Week ahead: Lawmakers divided over Pentagon's cyber unit

The Senate is taking up its version of an annual defense bill, setting the stage for debate over a change in authority for U.S. Cyber Command.

A House-passed version of the annual defense bill directs the president to elevate the Pentagon's top cyber unit to a standalone warfighting entity.

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But the current version of the Senate bill lacks that provision. A bipartisan group of senators wants to bring the Senate version of the National Defense Authorization Act (NDAA) in line with its House counterpart.

The amendment would pull Cyber Command out from under the authority of Strategic Command, from which it currently must obtain permission before conducting cyber operations.

The move appears to have widespread support from lawmakers, as well as Adm. Michael Rogers, the unit's head. He said last month that elevating the unit to a full combatant command would make it more nimble and "generate better mission outcomes."

Armed Services Committee Chairman John McCainJohn Sidney McCainMichelle Obama weighs in on Trump, 'Squad' feud: 'Not my America or your America. It's our America' Meghan McCain shares story of miscarriage Media cried wolf: Calling every Republican a racist lost its bite MORE (R-Ariz.) and ranking member Jack ReedJohn (Jack) Francis ReedPentagon's No. 2 policy official to retire Senate panel advances Pentagon chief, Joint Chiefs chairman nominees Democrats warm to idea of studying reparations MORE (D-R.I.) both signaled their support for the idea during an April hearing on the unit.

But the White House opposes a statutory requirement to elevate the unit.

The administration argues that the secretary of Defense and chairman of the Joint Chiefs of Staff "should retain the flexibility to recommend to the President changes to the unified command plan that they believe would most effectively organize the military to address an ever-evolving threat environment."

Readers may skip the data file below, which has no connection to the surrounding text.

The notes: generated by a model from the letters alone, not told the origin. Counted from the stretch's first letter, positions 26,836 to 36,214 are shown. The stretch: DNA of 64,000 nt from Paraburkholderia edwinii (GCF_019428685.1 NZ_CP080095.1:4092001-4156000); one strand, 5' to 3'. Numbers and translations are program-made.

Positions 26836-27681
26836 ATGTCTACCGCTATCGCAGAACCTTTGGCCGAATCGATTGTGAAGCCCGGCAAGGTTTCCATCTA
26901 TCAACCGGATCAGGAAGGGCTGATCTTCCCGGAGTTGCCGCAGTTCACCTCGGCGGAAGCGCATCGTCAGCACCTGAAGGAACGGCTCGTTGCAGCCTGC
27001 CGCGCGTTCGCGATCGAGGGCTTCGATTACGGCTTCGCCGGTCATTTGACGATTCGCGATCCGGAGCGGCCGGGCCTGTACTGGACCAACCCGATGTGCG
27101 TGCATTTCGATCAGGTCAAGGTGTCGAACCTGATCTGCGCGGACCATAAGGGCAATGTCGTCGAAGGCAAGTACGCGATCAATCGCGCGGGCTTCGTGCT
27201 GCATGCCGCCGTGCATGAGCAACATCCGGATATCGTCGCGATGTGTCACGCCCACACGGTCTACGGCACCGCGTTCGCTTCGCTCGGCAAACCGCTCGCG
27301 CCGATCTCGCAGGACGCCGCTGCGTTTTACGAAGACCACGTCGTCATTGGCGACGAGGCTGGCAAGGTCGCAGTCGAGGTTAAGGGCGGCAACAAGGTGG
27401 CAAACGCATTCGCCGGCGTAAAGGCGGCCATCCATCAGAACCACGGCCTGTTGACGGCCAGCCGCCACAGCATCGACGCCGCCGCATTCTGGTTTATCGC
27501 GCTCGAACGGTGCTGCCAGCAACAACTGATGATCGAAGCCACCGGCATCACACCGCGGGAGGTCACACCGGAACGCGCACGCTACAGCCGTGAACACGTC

Supporters see the change in authority as a logical evolution as cyber actions play an increasingly important role in U.S. defense operations.

Deputy Secretary of Defense Robert Work said recently that the U.S. is "dropping cyber bombs" on the Islamic State in Iraq and Syria (ISIS).

"As ISIS is recruiting more and more followers online, CYBERCOM needs the ability to react quickly and engage the enemy effectively. Elevating Cyber Command will ensure that our military is always one step ahead of our adversaries in light of the increased global threats today," Sen. Steve Daines (R-Mont.), one of the lawmakers behind the proposed change, said last week.

Elsewhere on Capitol Hill, the $81-million cyberheist from the Bangladesh central bank's account at the New York Federal Reserve is drawing more scrutiny from lawmakers.

The House Science Committee on Wednesday launched an investigation into the New York Fed over its response to the incident. The hackers are believed to have exploited a flaw in SWIFT, a messaging network used by banks across the globe to exchange information about financial transfers.

The committee is requesting a briefing by the New York Fed on the status of its investigation and "all documents or communications related to any review conducted by the NY Fed of its own information technology," according to a letter from Chairman Lamar Smith (R-Texas).

"In light of the recent cyber attacks on our global financial systems, the Committee believes it is imperative to receive information from the NY Fed about its response, its oversight of SWIFT, the status of the investigation, and any remedial steps taken to address vulnerabilities," Smith wrote in the letter to New York Fed President William Dudley.

The probe comes amid reports indicating that the Federal Reserve was breached more than 50 times between 2011 and 2015.

 

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